Denver Water is wrapping up a major project to improve water quality and dam safety at Marston Forebay, the reservoir that feeds into Marston Treatment Plant.
The $12.5 million project, which began in mid-2014, included building a new outlet works on the north side of the forebay. The new outlet is a tower structure designed to draw water from various levels of the reservoir instead of just one, which will allow operators to send the highest-quality water to the treatment plant.
The project also included:
Constructing a platform for the outlet, connected to the dam by a new access bridge.
Excavating an underwater channel for moving water to the base of the outlet.
Removing outlet towers and aging pipes that passed through the north dam.
Reconstructing the north dam’s embankment.
Installing upgraded electrical systems and measurement devices.
Improving the site by installing new pipes, connections and a drain line.
To access the site, crews had to lower Marston’s level by 25 feet, which also allowed us to make improvements to the south dam before we began refilling the reservoir in June 2015. Learn more about the project.
Kassler was a company town, and the company was Denver Water.
The town, named for Edwin Stebbins Kassler, one of the board members of the private company that preceded Denver Water, was established in 1901 as one of the first filtration plants for water coming from the South Platte River through Waterton Canyon.
When Denver was founded, along the banks of the South Platte River and Cherry Creek, residents got their water directly from the river or from riverside wells. But that wasn’t the best, or cleanest way to get water. People bathed in it and washed their clothes in it and, as the city grew, the river began to fill with industrial waste. In addition, as more and more residents moved to Denver, the river could no longer provide enough water for residents, especially during a drought.
The solution came at the turn of the 20th Century: go upstream on the Platte, into Platte Canyon, now known as Waterton Canyon. To clean the water, the private company that eventually became Denver Water built the first “English slow-sand treatment system” west of the Mississippi, at Kassler, which could filter up to 50 million gallons of water a day.
Construction on the Kassler system began in 1901. But its distance from Denver, and the fact it had to be in operation around the clock, meant workers needed to be close by. Thus was born the town of Kassler. Workers built a boarding house, a bunkhouse, and eight single-family rental cottages, since it wasn’t only single men who worked at Kassler. They also built an administration building, a barn for the horses and a blacksmith, a schoolhouse with room for eight grades, and something called a measuring house, where engineers governed how much water was pouring down the pipes.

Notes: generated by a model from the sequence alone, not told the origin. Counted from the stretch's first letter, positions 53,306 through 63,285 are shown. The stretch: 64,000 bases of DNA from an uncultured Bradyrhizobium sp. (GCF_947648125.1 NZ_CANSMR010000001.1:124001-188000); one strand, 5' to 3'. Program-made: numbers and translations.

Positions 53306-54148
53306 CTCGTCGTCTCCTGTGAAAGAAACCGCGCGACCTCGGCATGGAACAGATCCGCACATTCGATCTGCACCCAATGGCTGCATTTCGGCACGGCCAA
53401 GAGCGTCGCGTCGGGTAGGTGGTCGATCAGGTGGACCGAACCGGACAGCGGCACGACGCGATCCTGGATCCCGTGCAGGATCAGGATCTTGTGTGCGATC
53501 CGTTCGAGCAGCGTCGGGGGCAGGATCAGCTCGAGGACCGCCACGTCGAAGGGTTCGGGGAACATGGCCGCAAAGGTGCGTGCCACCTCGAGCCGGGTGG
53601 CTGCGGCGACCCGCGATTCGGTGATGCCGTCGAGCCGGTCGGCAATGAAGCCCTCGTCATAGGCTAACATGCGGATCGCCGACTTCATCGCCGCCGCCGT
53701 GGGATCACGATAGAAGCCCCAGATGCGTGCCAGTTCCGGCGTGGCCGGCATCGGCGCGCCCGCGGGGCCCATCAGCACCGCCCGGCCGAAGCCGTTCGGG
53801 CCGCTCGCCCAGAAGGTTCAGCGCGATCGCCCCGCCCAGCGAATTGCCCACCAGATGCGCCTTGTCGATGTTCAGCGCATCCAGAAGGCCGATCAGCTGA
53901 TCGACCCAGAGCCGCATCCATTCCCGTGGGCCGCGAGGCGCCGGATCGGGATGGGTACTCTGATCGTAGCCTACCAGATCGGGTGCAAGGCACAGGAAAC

Water was filtered through four sand “beds,” or “cribs,” totaling a bit more than 10 acres. The sand was layered on top of gravel, with pipes beneath. There were cast-iron pipes, still in use today, and wood-stave pipes, which looked barrels, but without ends. Water would flow through the sand, removing particulates, then through gravel and into perforated pipes and then on to Denver in ditches.
Workers had to manually remove silt that emerged from the water and into the sand, labor Geist described as “back-breaking,” though by the 1950s, tractors had taken over cleaning the silt.
Working at Kassler was sometimes a family affair, according to Geist. Generations worked there, with jobs passing down from one generation to the next. One family, the Swans, were among the first to live at the town and also among the last to live there, when the plant was decommissioned in 1985. The last house still standing in Kassler was once their home.
Today, what remains of Kassler is the administration building, the Swan House, and the barn, all used for educational tours. Geist said Denver Water is putting together a plan, based on input from the community, to determine whether the buildings will be restored, set up as a museum, or used some other way.
The final presentation in the series “Colorado’s Water Stories” is 7-8 p.m. Aug. 18 at the History Colorado Center, 1200 Broadway, in Denver. It’s a chance to meet the people behind the Living West exhibit and hear their stories about water and its importance to the state. The event is free.